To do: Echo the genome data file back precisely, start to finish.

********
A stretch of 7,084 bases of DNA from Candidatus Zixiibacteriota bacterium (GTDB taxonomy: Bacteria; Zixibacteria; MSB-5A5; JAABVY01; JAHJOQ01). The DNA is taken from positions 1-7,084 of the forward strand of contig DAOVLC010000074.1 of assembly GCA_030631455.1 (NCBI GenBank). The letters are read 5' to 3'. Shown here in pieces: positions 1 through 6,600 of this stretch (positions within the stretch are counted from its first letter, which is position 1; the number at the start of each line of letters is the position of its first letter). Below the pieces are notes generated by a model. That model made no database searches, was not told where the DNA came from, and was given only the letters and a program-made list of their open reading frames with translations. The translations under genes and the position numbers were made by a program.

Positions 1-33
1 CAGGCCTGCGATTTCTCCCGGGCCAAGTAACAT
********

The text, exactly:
A stretch of 7,084 bases of DNA from Candidatus Zixiibacteriota bacterium (GTDB taxonomy: Bacteria; Zixibacteria; MSB-5A5; JAABVY01; JAHJOQ01). The DNA is taken from positions 1-7,084 of the forward strand of contig DAOVLC010000074.1 of assembly GCA_030631455.1 (NCBI GenBank). The letters are read 5' to 3'. Shown here in pieces: positions 1 through 6,600 of this stretch (positions within the stretch are counted from its first letter, which is position 1; the number at the start of each line of letters is the position of its first letter). Below the pieces are notes generated by a model. That model made no database searches, was not told where the DNA came from, and was given only the letters and a program-made list of their open reading frames with translations. The translations under genes and the position numbers were made by a program.

Positions 1-33
1 CAGGCCTGCGATTTCTCCCGGGCCAAGTAACAT